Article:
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Kaitlin Kogachi, Prajna Lalitha, N. Venkatesh Prajna, Rameshkumar Gunasekaran, Jeremy D. Keenan, J. Peter Campbell, Xubo Song, Travis K. Redd; Deep Convolutional Neural Networks Detect no Morphological Differences Between Culture-Positive and Culture-Negative Infectious Keratitis Images. Trans. Vis. Sci. Tech. 2023;12(1):12. https://doi.org/10.1167/tvst.12.1.12.
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To determine whether convolutional neural networks can detect morphological differences between images of microbiologically positive and negative corneal ulcers.
A cross-sectional comparison of prospectively collected data consisting of bacterial and fungal cultures and smears from eyes with acute infectious keratitis at Aravind Eye Hospital. Two convolutional neural network architectures (DenseNet and MobileNet) were trained using images obtained from handheld cameras collected from culture-positive and negative images and smear-positive and -negative images. Each architecture was trained on two image sets: (1) one with labels assigned using only culture results and (2) one using culture and smear results. The outcome measure was area under the receiver operating characteristic curve for predicting whether an ulcer would be microbiologically positive or negative.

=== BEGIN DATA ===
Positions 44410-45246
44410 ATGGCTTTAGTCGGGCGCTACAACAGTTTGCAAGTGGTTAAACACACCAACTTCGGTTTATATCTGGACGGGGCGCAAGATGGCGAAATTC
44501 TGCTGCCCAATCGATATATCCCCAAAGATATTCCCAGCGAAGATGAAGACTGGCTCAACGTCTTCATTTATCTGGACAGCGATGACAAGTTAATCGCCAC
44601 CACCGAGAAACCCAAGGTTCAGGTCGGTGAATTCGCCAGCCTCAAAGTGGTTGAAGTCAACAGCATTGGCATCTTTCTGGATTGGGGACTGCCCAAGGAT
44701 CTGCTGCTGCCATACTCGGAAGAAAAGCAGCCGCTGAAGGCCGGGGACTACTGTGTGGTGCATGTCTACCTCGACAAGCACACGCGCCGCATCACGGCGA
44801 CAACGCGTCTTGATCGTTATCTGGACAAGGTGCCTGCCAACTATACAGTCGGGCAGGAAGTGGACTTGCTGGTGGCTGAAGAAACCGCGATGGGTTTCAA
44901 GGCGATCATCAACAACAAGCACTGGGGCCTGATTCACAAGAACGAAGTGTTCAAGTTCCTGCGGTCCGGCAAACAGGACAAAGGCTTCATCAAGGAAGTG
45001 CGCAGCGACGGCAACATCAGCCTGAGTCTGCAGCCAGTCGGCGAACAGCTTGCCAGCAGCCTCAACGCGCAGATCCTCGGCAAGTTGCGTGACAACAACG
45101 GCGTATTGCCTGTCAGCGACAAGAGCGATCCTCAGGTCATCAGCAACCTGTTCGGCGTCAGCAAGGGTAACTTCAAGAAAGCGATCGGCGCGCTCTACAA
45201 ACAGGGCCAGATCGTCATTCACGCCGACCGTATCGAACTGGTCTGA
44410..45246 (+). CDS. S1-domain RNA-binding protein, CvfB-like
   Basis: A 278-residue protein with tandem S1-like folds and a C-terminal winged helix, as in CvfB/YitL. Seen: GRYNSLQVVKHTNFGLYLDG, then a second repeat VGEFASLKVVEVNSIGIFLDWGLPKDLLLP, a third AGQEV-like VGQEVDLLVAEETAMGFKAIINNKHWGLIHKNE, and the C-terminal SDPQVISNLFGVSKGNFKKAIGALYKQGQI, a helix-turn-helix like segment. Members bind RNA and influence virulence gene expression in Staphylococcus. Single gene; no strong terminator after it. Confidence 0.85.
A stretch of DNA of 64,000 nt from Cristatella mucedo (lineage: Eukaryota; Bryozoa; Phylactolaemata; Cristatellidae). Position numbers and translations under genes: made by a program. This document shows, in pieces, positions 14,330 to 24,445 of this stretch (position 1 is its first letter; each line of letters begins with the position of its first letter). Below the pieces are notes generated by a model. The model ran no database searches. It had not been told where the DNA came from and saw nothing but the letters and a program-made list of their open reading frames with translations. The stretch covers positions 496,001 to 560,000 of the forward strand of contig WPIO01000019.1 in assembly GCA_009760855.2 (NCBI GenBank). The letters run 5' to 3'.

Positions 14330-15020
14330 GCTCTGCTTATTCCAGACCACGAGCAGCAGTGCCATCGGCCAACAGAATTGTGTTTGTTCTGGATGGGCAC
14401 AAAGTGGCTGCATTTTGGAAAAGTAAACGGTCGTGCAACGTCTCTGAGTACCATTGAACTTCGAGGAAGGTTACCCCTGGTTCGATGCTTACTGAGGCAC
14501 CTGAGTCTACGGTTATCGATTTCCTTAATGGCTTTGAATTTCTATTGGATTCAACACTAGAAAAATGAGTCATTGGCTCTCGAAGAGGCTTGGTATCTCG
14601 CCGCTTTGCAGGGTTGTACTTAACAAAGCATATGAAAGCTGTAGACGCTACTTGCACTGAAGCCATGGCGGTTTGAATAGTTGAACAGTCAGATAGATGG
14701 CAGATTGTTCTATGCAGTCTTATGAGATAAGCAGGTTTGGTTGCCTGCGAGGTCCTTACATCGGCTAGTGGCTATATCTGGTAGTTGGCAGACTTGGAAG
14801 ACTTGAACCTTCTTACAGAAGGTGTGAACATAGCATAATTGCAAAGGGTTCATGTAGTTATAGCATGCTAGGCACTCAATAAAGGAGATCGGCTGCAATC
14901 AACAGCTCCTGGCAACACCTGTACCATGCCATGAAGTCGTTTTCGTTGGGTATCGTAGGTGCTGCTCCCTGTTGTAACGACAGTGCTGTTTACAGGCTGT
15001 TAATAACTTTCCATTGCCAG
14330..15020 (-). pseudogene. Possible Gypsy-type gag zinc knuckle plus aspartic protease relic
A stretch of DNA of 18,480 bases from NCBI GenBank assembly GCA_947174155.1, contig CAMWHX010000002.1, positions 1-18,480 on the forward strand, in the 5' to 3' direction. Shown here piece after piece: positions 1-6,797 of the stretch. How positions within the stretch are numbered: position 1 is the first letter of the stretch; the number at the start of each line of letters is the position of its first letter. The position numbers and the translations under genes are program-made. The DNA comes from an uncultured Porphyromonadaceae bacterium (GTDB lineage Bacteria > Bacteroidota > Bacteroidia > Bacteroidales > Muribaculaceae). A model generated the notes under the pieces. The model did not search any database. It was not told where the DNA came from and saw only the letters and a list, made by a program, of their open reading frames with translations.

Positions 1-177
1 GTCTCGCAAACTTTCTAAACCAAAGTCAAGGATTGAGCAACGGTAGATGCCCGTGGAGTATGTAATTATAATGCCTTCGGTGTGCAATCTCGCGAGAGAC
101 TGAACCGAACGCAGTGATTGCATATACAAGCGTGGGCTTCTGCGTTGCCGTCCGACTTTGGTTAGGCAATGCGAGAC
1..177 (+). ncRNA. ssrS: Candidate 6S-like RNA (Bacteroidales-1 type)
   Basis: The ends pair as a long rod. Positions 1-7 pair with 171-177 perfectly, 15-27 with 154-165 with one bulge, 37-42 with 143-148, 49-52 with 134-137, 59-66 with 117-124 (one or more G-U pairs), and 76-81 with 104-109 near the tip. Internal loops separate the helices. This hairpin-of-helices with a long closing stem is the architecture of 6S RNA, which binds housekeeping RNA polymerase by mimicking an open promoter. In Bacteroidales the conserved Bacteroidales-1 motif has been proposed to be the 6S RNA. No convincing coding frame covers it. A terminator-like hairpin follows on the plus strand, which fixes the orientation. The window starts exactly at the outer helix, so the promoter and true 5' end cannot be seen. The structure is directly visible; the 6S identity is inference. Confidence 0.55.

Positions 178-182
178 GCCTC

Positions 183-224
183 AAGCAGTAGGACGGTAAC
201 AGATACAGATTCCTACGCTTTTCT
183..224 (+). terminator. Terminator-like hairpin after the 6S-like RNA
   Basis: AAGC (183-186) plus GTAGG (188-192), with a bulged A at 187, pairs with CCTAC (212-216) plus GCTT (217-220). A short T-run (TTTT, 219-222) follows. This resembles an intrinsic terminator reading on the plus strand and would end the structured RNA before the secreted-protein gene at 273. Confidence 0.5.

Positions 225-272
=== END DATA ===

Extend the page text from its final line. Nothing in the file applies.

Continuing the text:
There were 1970 images from 886 patients were included. None of the models were better than random chance at predicting positive microbiologic results (area under the receiver operating characteristic curve ranged from 0.49 to 0.56; all confidence intervals included 0.5).
These two state-of-the-art deep convolutional neural network architectures could not reliably predict whether a corneal ulcer would be microbiologically positive or negative based on clinical photographs. This absence of detectable morphological differences informs the future development of computer vision models trained to predict the causative agent in infectious keratitis using corneal photography.
These deep learning models were not able to identify morphological differences between microbiologically positive and negative corneal ulcers. This finding suggests that similar artificial intelligence models trained to identify the causative pathogen using only microbiologically positive cases may have potential to generalize well, including to cases with falsely negative microbiologic testing.
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